#MeToo or Not #MeToo
Joe Biden is pushing back gently against charges his 'expressions of affection' belong in the #MeToo sphere
Former Vice President Joe Biden responded Sunday to an allegation from former Nevada Assemblywoman Lucy Flores that he had put his hands on her shoulders and smelled then kissed her hair before a 2014 rally. In his "many years on the campaign trail and in public life," Biden said, "I have offered countless handshakes, hugs, expressions, of affection, support and comfort. And not once — never — did I believe I acted inappropriately. If it is suggested I did so, I will listen respectfully." Biden is still expected to jump in the 2020 presidential race.
America has "arrived at an important time when women feel they can and should relate their experiences, and men should pay attention," Biden added. "And I will." The statement was released before Flores went on CNN to talk about her allegations, laid out Friday in an essay in The Cut. She told CNN's Jake Tapper that she wants Biden "to change his behavior" and "acknowledge that it was wrong," and said, "For me, it's disqualifying. I think it's up to everybody else to make that decision."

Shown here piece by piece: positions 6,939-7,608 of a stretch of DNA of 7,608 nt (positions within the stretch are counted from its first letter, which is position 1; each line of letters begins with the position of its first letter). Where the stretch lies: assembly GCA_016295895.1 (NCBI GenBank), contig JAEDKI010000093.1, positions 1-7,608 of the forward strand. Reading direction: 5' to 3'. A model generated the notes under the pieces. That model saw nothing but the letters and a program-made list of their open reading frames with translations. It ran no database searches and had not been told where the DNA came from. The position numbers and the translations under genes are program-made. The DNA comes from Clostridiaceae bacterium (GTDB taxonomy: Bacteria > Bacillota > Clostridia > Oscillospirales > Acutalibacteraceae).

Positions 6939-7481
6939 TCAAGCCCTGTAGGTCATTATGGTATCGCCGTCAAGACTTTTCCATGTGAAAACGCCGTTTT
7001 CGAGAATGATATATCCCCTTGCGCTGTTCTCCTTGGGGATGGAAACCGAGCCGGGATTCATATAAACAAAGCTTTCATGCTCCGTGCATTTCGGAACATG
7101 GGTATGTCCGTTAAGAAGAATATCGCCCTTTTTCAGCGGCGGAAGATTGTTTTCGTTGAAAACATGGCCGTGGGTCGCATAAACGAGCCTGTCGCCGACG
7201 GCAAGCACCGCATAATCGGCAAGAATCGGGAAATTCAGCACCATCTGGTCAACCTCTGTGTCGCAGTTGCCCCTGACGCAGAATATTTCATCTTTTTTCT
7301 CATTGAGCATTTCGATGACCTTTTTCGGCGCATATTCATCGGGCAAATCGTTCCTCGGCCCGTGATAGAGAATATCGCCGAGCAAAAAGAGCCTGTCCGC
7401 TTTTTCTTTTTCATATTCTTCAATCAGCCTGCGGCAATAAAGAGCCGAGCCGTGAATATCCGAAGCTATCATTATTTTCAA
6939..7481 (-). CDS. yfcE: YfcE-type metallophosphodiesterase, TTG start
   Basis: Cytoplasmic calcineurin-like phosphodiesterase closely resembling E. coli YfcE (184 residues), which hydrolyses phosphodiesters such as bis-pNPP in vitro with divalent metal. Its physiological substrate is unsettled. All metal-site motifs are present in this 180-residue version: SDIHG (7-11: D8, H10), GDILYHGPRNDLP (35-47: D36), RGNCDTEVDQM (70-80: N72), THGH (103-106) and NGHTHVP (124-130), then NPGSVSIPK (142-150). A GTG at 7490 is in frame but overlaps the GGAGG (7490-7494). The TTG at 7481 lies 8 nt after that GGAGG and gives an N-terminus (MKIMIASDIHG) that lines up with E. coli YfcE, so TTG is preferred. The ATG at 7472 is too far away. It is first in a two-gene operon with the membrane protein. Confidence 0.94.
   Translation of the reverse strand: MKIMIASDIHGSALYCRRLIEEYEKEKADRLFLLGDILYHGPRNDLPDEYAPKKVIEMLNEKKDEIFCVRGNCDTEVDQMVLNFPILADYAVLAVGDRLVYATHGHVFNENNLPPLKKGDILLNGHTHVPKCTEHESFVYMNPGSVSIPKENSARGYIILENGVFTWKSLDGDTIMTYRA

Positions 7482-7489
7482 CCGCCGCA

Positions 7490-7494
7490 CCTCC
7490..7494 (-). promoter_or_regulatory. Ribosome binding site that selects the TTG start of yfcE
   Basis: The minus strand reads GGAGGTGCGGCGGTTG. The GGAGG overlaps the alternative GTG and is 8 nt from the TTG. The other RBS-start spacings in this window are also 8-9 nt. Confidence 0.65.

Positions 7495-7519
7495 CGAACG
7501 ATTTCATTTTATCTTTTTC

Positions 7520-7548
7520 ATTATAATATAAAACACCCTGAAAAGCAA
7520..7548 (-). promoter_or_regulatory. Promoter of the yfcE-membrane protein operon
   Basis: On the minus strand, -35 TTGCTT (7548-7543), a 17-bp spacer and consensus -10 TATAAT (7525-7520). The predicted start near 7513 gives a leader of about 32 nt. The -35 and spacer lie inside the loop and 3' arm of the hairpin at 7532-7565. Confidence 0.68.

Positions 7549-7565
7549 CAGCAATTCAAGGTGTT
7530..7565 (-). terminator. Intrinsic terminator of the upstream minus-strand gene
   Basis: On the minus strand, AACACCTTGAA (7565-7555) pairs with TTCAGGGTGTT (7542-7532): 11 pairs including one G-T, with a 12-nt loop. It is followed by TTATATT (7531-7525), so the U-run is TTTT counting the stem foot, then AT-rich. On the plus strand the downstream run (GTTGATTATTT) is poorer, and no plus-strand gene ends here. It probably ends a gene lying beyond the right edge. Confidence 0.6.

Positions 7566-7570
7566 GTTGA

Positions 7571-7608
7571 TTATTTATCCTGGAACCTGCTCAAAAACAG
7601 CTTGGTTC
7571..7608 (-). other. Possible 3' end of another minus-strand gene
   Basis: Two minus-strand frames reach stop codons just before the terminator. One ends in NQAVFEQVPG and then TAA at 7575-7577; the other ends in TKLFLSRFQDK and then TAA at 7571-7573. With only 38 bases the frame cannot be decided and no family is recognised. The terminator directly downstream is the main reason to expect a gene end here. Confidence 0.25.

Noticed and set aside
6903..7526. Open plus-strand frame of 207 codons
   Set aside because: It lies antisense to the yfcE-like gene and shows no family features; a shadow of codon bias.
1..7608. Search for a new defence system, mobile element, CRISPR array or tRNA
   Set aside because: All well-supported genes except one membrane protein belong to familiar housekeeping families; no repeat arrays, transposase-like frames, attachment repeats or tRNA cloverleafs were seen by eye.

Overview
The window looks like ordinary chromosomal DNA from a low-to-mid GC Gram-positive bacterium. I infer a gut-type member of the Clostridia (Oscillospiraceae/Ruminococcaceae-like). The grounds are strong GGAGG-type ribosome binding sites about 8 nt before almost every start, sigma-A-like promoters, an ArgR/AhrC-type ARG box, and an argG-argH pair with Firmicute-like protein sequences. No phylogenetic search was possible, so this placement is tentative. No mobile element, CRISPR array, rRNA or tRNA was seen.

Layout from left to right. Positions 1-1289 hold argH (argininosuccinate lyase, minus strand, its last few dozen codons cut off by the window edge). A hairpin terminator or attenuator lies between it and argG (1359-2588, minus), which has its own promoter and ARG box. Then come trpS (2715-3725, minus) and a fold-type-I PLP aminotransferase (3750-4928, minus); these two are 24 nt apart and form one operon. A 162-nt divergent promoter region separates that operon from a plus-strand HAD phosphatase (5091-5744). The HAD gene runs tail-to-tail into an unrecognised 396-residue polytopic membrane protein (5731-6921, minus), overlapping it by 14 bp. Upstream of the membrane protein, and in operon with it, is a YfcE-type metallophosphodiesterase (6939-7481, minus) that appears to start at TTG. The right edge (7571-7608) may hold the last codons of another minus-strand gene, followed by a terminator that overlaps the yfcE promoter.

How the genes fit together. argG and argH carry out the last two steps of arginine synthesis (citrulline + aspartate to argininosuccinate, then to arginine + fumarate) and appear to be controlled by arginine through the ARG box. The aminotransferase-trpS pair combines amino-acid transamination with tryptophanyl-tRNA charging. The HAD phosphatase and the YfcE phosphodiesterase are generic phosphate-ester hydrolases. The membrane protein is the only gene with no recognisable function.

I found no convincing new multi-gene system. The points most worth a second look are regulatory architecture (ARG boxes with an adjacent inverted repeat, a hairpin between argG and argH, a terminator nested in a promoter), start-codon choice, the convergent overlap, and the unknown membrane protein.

Flores, 39, told Politico on Sunday that she came forward because "when I started to see pictures of him behaving in the same way he did with me and with other women, it was very triggering," and "I felt so much empathy for them. I knew what they were going through."
On Sunday night, Stephanie Carter, one of the women frequently cited as suffering one of Biden's "expressions of affection," said that's exactly what it was. "Strangers, Twitter, the pundits, and the late-night hosts" should stop using "that picture" — taken during husband Ash Carter's swearing-in ceremony as defense secretary and recirculating again after Flores' accusation — to tar Biden, she wrote on Medium. "Joe Biden in my picture is a close friend helping someone get through a big day, for which I will always be grateful."